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Discussion Starter #1
I'm the proud owner of a $200 wirefeed mig with gas hook up.

i've goten ok at welding with it, i invented my own technique though.

the only thing that i can't seem to get happening is overhead welds.

they don't stick. (why am i typing like Hack? pardon my double spacing).

the weld doesn't seem to want to stick to the metal and make that noise that i've been hearing when welding from above (very quick zapzapzap noise).
So i'm looking for some tips since i've got to weld some brackets on my xs and i don't want to remove the motor and flip the frame upside down and make my welds. everything i've read said that its just a little more nerve racking, but i can't even get the damn melted wire to stick no matter how clean the metal is. its almost like gravity is letting the puddle drip off the part and its just landing in the end of my gun or on to my fucking shirts causing me to look like i haven't bought new clothes in 15 years.
tips?
 

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you may be running it a bit hot just play around with you heat and wire speed, and try moving you hand a bit faster as you go, sometimes its just a matter of getting the right motion, as in push or pull or doing little swirls,overhead is never easy and when ever possible flip it over,
 

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Keep typing like me and flip the bike to make your welds

my guess is for overhead welds to be easy you probably need a different gas mix for starters

probably a mix that has helium or nitro in it if I had to guess



just yet another reason why tig rules
 

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You don't have the polarity reversed on the welder do you?

Check it...it goes one way for flux core wire (often), goes the other way for gas shielded welding.

Off the top of my head I think it should be electrode negative for gas shielded, and electrode positive for flux core.

I've got two MIGs, one gas, one flux, so I never really change them and forget which way is which.
JohnnyB
 

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What Branson said although I think he's got it backwards. I'll look at my welder when I go back to the shop tonight.

Run a little cooler, hold the gun off to the side a little so the wire flows from the frame to the bracket.

I only weld upside down if I absolutely have to especially if it's structural, double especially if it needs to be pretty. Back in the old days I'd flip race car chassis over in the shop to weld off the underside. I think you'll find is that it's easier to get things in a position that works for you than it is to fight it.
 

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My major weakness as a welder is my hatred of "out of position" welding. I too absolutely prefer having something in the right place, easy to get to, easy to concentrate on a good weld.
JohnnyB
 

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Discussion Starter #8
why isn't it binding up when gun is facing down?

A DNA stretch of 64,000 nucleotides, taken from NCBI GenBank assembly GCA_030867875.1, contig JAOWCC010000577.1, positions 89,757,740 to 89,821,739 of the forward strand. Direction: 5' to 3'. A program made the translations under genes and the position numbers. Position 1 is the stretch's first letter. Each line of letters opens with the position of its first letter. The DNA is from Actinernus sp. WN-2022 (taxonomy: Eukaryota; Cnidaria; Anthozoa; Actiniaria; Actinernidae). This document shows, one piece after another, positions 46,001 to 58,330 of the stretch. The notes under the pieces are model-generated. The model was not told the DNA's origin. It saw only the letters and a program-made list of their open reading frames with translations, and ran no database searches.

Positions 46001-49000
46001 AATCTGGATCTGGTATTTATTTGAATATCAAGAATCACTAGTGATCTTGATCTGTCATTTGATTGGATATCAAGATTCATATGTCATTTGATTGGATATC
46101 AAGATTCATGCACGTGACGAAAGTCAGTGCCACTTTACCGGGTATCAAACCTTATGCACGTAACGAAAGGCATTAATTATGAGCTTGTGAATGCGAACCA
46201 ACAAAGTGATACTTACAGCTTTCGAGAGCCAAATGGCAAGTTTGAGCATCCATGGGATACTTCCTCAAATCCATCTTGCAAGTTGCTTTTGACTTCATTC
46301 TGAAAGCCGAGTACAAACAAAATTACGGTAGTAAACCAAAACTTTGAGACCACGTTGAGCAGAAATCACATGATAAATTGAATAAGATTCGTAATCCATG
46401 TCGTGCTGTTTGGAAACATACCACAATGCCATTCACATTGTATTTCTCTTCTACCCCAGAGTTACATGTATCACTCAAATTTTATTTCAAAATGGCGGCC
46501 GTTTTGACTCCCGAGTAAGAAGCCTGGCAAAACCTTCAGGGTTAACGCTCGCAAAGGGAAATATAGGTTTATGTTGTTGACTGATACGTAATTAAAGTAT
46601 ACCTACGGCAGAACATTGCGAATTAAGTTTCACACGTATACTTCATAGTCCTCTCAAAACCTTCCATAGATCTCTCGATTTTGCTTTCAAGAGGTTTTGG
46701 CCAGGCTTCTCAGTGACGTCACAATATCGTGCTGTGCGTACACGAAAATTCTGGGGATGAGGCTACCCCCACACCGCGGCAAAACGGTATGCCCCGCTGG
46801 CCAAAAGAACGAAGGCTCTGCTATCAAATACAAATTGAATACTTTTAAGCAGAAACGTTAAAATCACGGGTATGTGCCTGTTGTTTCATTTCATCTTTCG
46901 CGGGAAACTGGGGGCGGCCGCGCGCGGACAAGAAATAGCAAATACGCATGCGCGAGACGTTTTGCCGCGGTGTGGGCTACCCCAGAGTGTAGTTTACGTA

i practiced a little more last night. every once in a while it would stick and if i went slow i could keep the puddle going. but still, it was more common for the bead to not start and just look shity.
 

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Looked at my welder. For MIG its negative ground, positive to the gun.

Not saying this is what's happening, but you will notice if you do get the gun all wadded around the wire won't feed as smooth. Wire can get shitty if it's humid in your shop and that screws up the feed. I only run 10 lb. rolls for that reason, Iowa summers are ungodly humid.

Trying to explain my technique better; If you hold the nozzle pointed straight up all the wire does is burn back and plug the tip. Get the gun in a position to be as close to horizontal as possible. Normally you run a little cooler, sometimes to get the gun in a usable position you may have to run a little hotter(and turn up the gas) because you're welding so far from the tip. Start on the topside material, let the wire puddle down.

Here again I'm gonna tell ya I've turned some BIG pieces upside down to weld them. A bike frame wouldn't even be a question to me that I would. If you only have to take the motor out because of splatter get some good aerosol anti-splatter and spray it, or they make welding blankets, or if you're cheap like me get your cloth shop towels soaking wet and cover it up with them.

Anyone else notice we're all starting to type like Hack?
 

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my aging eyes really appreciate it

makes all of your writing much more interesting
 

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I've welded with good mig machines and shitty ones as well.

The better the machine, the easier it is to up weld. But like the other guy said, I rarely do up welds because it is difficult to get the position right, which leads to shitty welds with poor penetration.

On nice, 220v machines, this is less of an issue.

--chris
 

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Your shielding gas is falling away (heavier than air) and you are oxidizing at the arc enough to blow the weld. Does it look like you spooned dog-poo into the joint? My high school welding teach told me to raise the gas pressure and flood the working area. Uses a queens-metric-buttload of gas that way. As has been stated....turn the work piece over if you can.
 
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